- The Anti‐Injunction Act: On an argument day that can best be described as the calm before the storm, it quickly became clear that the Supreme Court would reach the constitutional issues everyone cares about. That is, regardless of how the justices resolve the hyper‐technical issue of whether the Anti‐Injunction Act is “jurisdictional,” this law — which prevents people from challenging taxes before they’re assessed or collected — does not apply to the Obamacare litigation. There were also hints that the Court was skeptical of the government’s backup merits argument that the individual mandate was justified under the Constitution’s taxing power. Perhaps the only surprising aspect of the hearing was how “cold” the bench was; it’s rare for the justices to allow advocates to speak at length without interruption, but that’s what they generally did today. That’s yet another indication that the Court will get past the AIA appetizer to the constitutional entree.
- The individual mandate: From Justice Kennedy’s noting that the government is fundamentally transforming the relationship of the individual to the government, to Chief Justice Roberts’s concern that “all bets are off” if Congress can enact economic mandates, to Justice Alito’s invocation of a hypothetical burial‐insurance mandate, to Justice Scalia’s focusing on the “proper” prong of the Necessary and Proper Clause — and grimacing throughout the solicitor general’s argument — it was a good day for those challenging the individual mandate. Paul Clement and Mike Carvin, who argued for the plaintiffs, did a masterful job on that score, showing again and again the unprecedented and limitless nature of the government’s assertion of federal power. The solicitor general meanwhile, had a shaky opening and never could quite articulate the limiting principle to the government’s theory that at least four justices (and presumably the silent Justice Thomas) were seeking. While trying to predict Supreme Court decisions is a fool’s game, the wise should take note that if Tuesday’s argument is any indication, Obamacare is in constitutional trouble.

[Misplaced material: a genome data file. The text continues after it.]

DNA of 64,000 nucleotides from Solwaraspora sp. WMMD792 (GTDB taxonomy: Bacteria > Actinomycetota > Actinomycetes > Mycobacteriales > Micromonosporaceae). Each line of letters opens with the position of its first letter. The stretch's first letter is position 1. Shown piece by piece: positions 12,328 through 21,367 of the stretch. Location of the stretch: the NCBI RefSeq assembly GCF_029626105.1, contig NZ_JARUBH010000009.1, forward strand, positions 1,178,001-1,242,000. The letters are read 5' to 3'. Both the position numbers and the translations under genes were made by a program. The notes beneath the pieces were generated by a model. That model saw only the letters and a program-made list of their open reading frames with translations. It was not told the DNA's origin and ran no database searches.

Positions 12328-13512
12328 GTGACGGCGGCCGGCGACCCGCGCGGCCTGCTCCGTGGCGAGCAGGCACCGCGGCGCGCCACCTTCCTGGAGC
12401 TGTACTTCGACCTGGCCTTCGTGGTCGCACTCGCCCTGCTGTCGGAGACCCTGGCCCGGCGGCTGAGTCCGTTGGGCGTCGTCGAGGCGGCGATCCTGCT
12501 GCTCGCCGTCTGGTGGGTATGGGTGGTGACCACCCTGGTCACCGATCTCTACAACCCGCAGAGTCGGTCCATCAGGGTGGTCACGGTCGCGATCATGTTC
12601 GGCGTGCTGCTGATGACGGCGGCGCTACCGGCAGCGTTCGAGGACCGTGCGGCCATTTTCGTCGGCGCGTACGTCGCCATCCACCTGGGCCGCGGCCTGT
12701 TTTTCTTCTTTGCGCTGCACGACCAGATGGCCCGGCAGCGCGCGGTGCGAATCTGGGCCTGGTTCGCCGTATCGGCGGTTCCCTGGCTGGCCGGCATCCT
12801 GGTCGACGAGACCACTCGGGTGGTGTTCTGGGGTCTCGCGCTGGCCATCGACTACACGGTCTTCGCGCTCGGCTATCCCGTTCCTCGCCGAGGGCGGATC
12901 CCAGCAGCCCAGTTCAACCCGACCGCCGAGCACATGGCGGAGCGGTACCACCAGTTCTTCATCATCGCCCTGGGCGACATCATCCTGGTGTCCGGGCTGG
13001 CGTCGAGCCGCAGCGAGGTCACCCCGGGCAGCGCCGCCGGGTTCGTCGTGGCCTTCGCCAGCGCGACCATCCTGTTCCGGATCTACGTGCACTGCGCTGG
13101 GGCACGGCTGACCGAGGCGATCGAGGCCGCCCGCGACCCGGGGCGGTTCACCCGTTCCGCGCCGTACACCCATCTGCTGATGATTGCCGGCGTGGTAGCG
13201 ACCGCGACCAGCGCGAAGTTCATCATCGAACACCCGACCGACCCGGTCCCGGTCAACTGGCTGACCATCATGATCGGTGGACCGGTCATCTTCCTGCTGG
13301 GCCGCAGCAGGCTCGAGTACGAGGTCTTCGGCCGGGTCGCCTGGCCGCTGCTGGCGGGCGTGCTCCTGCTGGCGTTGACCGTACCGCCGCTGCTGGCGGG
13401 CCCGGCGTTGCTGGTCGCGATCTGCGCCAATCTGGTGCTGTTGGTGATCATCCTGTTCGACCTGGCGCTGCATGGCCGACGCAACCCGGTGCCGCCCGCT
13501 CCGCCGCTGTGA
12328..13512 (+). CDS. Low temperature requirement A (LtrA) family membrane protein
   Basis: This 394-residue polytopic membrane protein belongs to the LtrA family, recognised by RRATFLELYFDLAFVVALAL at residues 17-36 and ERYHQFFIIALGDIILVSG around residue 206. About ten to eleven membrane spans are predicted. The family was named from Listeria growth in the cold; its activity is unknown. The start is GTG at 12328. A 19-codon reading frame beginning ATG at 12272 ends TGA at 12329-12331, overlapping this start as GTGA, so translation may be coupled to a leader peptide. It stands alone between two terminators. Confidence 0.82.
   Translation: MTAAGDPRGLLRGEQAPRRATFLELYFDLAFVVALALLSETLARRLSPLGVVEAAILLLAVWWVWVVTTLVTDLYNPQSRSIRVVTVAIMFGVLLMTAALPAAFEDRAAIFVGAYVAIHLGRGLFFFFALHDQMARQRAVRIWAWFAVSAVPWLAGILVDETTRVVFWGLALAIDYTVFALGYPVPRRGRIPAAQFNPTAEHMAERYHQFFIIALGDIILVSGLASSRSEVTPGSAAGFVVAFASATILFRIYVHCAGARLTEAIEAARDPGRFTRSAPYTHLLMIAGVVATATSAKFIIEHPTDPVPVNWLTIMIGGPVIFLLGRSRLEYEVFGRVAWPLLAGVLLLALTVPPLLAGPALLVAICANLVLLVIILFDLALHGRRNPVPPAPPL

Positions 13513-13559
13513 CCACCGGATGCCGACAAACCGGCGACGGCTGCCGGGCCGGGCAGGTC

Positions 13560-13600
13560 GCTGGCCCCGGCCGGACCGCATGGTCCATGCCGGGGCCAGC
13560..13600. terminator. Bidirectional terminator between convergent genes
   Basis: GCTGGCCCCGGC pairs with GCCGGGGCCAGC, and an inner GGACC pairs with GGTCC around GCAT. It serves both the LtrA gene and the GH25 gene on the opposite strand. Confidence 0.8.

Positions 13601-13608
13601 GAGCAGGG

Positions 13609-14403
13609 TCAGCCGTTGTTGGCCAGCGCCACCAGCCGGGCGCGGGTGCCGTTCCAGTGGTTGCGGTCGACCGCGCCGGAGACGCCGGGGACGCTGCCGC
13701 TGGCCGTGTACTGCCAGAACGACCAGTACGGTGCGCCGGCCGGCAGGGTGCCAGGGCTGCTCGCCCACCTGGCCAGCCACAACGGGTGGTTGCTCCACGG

- Severability: The most likely ruling on severability is that all of Obamacare will fall along with its fatally flawed individual mandate. While such a result would be legally correct, it would still be stunning. Perhaps even more remarkable is that the severability argument proceeded under the general assumption that the mandate would indeed be struck down. This was not a mere hypothetical situation about which the justices speculated, but rather a very real, even probable, event. There’s still a possibility that a “third way” will develop between the government’s position (mandate plus “guaranteed issue” and “community rating”) and that of the challengers (the whole law) — perhaps Titles I and II, as Justices Breyer and Alito mused (and as Cato’s brief detailed) — but the only untenable position would be to sever the mandate completely from a national regulatory scheme that obviously wouldn’t work without it.
- Medicaid expansion/coercion: The justices don’t want to reach the factually complicated and legally thorny Medicaid issue. That may be another marginal factor pushing one or more of them to strike down all of Obamacare under a straightforward severability analysis and leave the “spending clause coercion” issue for another day. This was perhaps the most difficult of the four issues to predict, and having heard argument doesn’t really make that task easier. A majority of the Court was troubled by the government’s “your money or your life” stance, but it’s not clear what standard can be applied to distinguish coercion from mere inducements. Then again, if this isn’t federal coercion of the states, I’m not sure what is.